Fight over Rebel battle flag drags on in Ringgold

Fight over Rebel battle flag drags on in Ringgold

July 24th, 2014 by Tyler Jett in Local Regional News

The Ringgold Depot is on Nashville Street in Ringgold, Ga.

Photo by Angela Lewis Foster/Times Free Press.

A fight longer than the Civil War itself continues to drag on between Ringgold, Ga., and a Confederate advocacy group.

Superior Court Judge Kristina Cooke Graham was supposed to hear a civil lawsuit between the city and the Sons of Confederate Veterans today, but last week she pushed the case back to Nov. 4. The Sons group, which filed the lawsuit in 2008, wants Ringgold officials to display the "stars and bars" Confederate battle flag within a local monument.

Attorneys from both sides won't say why this case has gathered dust for six years, but an SCV leader hinted that the two sides might reach a settlement before trial. Ray McBarry, the SCV's Georgia division commander, said a leader from the group's Ringgold camp will drop the lawsuit if the city agrees to fly the Confederates' Second National Flag.

That flag is different from the Confederate battle flag in that the "stars and bars" portion is contained within the top left corner. The rest of the flag is white.

"This offer by the local commander is only a temporary offer," McBarry said. "Once we go to court, that will not be an offer and we will not agree to settle for anything less than the battle flag."

The fight between the SCV and Ringgold officials began in 2004, when the city added a memorial platform outside the Ringgold Depot. According to court filings, members of the SCV gave the city a list of names of Confederate soldiers and paid the cost of adding those names to the memorial.

The memorial originally was supposed to contain four flags: The current U.S. flag, the current Georgia flag, the 1863 U.S. flag that represented the Union, and the Confederate battle flag, which veterans of the Southern side voted to make their recognized flag after the Civil War.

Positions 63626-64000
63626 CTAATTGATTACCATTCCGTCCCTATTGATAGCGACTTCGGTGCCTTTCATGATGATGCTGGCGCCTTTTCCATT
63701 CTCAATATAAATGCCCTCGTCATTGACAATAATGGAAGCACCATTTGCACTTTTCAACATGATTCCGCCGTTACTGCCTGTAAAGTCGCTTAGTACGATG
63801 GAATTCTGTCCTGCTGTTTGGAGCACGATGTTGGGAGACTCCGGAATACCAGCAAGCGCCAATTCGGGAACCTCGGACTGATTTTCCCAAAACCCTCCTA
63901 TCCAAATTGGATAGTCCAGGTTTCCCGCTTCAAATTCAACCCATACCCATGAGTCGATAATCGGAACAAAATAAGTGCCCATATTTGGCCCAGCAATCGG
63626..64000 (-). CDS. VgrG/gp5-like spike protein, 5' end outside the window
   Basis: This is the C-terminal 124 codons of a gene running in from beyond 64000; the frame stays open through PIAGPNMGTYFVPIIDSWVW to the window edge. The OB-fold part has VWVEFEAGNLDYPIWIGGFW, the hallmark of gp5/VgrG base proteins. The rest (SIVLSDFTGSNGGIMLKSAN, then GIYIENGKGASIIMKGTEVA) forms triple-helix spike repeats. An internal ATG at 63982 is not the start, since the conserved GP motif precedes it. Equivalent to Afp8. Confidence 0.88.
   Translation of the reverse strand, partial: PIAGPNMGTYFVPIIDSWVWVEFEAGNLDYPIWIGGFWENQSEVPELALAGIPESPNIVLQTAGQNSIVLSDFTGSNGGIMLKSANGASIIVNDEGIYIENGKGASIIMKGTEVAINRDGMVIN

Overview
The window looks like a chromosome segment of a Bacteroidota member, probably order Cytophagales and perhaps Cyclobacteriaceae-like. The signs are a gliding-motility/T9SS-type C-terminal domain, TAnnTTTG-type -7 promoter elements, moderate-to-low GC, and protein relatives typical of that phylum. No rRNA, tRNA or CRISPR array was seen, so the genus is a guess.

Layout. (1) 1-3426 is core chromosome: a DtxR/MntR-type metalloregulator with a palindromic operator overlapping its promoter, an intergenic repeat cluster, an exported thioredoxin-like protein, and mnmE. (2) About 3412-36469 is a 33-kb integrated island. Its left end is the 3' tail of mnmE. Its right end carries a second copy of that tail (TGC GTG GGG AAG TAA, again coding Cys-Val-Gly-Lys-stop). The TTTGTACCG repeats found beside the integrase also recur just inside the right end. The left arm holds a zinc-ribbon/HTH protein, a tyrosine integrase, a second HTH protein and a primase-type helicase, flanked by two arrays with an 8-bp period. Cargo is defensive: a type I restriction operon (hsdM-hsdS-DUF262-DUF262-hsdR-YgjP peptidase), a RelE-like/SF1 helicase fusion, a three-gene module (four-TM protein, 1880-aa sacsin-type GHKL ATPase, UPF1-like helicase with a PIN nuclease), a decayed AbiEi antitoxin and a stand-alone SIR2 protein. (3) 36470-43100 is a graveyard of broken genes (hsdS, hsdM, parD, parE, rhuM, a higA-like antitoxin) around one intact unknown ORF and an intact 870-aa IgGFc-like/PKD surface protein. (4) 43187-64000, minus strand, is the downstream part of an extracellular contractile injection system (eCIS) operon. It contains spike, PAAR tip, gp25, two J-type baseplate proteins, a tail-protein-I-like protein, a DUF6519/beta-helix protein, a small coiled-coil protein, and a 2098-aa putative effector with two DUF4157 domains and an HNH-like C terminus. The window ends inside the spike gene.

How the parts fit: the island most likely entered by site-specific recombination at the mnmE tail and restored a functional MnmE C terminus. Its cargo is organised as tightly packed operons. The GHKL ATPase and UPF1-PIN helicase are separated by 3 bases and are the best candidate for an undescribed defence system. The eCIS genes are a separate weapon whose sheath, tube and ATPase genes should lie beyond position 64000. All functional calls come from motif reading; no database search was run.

According to court filings, the city flew the Confederate battle flag during the memorial's dedication. But at a February 2005 City Council meeting, some residents and members of the National Association for the Advancement of Colored People complained to the council about the flag.

The city later voted to take it down, replacing it with a blue and white flag flown by one particular unit of the Confederacy.

The SCV filed a lawsuit in 2008, claiming city officials broke Georgia law for two reasons: They removed a monument, and they altered a monument. The SCV wants a judge to force city officials to put the flag back up and never take it down again.

In its defense, city attorneys say Ringgold officials have not broken Georgia law. They say the SCV people don't really understand that law.

City attorneys say the officials didn't remove the monument because the flags are not the monument. The flags are just things that stick out of the monument. Also, city attorneys argue, Georgia law allows Ringgold officials to change a monument so long as the state doesn't own it.

In this case, they say, Georgia does not own this monument, so city officials are free to change it if they want.

Ringgold Mayor Joe Barger declined to comment for this article. Likewise, City Attorney Jonathan Bledsoe would not say why the case has not been resolved after six years.

"I don't want to comment on the litigation itself," he said.

Kirk Lyons, an attorney for the Southern Legal Resource Center, which is dedicated to protecting the Confederate flag, says Ringgold attorneys have dragged their feet since 2008.

"The longer it goes, that's how many more days the current flag can fly," said Lyons, who is consulting with the SCV's attorneys in this case. "Fall on the ball, run out the clock: That is a legal tactic."

For his part, McBarry objected to the argument that the Confederate battle flag carries racial baggage.

"The South didn't leave the Union because of anything to do with slavery," he said. "That issue was fabricated by President Lincoln as a political measure after the war was half over. ... But it has nothing to do with the fact that federal law and Georgia law makes no differentiation between the U.S. flag and the Confederate flags."

He added: "Everyone is going to abide by it whether they like it or not."

Contact staff writer Tyler Jett at tjett@timesfreepress.com or 423-757-6476.